US/Mexico border protocol unclear 

As migrant numbers increase at the Port of Entry in Douglas, Arizona, CPT and other migrant services struggle to understand how to respond to rapid changes in border protocol.
New fences surround the port of entry at Douglas, Arizona, increasing security in an ever-changing environment.
New fences surround the port of entry at Douglas, Arizona, increasing security in an ever-changing environment.

At the US/Mexico border, changes can come fast and unexpectedly.  That has certainly been the case here in Agua Prieta, Sonora/Douglas, Arizona, in the last month or so.  Six weeks ago, CPT was accompanying approximately one family per week from CAME, the migrant shelter in Agua Prieta, to the Port of Entry to request asylum.  Customs officials were accepting most of these families into the asylum process.

But then, three cars of people from Chihuahua, the state bordering Sonora to the east, drove into Agua Prieta and attempted to crash a gate at the port in order to ask for asylum.  Even though these people were afraid for their lives, they were not allowed to come into the US.  As a result of this incident, the Customs officials have now built new fences to further slow down traffic and maintain control in an already controlled environment.  It is obvious that these representatives of the US government are afraid and do not know how to respond to situations of perceived violence except with more violence.

Most of the families arriving at the shelter are from the south of Mexico, the states of Guerrero and Chiapas. They and their families are fleeing the armed violence of criminal cartels. However, many people in the northern state of Chihuahua have also been caught in the middle of increasing violence by organized crime.  They are afraid for their lives and the lives of their children. When they arrive in Agua Prieta, rather than going to the migrant shelter, they are camping out across the street from the Port.  Initially, 50 to 100 people were arriving daily, but that number is now much smaller.  Apparently, several families are being accepted into the US every day.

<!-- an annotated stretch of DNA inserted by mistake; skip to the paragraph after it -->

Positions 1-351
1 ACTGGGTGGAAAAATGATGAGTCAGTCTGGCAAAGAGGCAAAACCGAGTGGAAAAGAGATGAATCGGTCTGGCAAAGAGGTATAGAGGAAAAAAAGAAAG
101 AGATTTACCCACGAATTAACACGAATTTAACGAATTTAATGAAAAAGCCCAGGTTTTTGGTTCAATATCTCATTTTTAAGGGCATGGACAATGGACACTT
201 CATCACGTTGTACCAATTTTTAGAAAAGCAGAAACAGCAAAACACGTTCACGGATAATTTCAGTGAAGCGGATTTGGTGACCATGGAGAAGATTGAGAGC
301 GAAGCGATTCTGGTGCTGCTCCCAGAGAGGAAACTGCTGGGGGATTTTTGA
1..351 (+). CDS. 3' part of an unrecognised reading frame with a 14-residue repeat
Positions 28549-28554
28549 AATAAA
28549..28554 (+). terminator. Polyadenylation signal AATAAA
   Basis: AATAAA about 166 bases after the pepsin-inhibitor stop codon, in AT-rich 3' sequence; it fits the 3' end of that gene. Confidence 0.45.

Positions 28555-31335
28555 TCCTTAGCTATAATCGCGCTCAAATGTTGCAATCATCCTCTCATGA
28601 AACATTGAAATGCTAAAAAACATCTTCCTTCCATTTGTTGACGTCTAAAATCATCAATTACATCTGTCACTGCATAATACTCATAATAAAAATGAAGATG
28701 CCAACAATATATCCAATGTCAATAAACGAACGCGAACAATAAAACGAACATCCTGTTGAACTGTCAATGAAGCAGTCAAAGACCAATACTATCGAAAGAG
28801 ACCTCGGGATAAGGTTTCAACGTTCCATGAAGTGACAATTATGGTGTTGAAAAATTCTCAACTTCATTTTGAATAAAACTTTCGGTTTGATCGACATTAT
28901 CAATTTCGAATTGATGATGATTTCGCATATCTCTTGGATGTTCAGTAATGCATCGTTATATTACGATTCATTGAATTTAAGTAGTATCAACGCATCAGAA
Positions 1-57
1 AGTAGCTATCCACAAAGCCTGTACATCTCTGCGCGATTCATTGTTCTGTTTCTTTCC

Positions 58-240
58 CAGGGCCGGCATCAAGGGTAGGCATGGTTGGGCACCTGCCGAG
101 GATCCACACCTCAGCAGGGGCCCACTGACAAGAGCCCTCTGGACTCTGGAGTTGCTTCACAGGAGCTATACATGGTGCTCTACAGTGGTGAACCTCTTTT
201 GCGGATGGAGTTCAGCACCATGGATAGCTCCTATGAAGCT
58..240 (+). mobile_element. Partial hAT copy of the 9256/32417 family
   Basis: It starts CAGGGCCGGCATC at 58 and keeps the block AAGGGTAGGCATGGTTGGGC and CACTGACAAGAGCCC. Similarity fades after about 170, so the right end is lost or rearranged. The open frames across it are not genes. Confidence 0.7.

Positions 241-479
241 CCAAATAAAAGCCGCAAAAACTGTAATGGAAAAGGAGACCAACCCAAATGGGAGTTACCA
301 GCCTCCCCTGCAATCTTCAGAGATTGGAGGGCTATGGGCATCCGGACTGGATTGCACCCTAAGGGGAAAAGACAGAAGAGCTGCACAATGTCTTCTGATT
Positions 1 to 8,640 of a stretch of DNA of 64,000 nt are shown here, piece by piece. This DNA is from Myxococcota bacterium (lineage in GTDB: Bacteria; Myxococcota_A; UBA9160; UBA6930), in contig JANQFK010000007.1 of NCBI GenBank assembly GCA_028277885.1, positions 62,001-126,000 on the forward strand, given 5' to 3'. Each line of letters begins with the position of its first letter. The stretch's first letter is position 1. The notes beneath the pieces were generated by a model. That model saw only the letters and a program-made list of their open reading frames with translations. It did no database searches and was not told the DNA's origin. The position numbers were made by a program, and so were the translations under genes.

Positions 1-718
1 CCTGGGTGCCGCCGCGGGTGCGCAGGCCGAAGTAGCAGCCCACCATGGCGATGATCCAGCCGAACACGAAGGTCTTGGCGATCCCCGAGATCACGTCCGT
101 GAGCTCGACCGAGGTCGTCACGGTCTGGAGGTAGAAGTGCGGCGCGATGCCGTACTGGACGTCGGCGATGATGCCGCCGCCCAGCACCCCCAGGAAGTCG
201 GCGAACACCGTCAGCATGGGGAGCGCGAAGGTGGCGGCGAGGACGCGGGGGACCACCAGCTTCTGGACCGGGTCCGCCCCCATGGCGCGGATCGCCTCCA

One day, when CPT brought a family from CAME to the port, the Customs agent said that they were breaking the line and that the family should come to wait with everyone else.  The entire process is unclear and open to abuses, and the shelter director is unsure how to respond.

  • May these people from Chihuahua keep the courage and find a way to live their lives in safety.  While they are living in the open and sleeping on the ground keep them well and protected from criminal threats.
  • Give strength and patience to the workers at CAME shelter and at the migrant resource center (CRM), to know how to provide support for the Chihuahuan migrants.
  • Especially pray that the Customs officials at the Port of Entry dealing with this situation find a fair and safe way to process all the people coming to the gate.  May they see that fear does not justify more violence.

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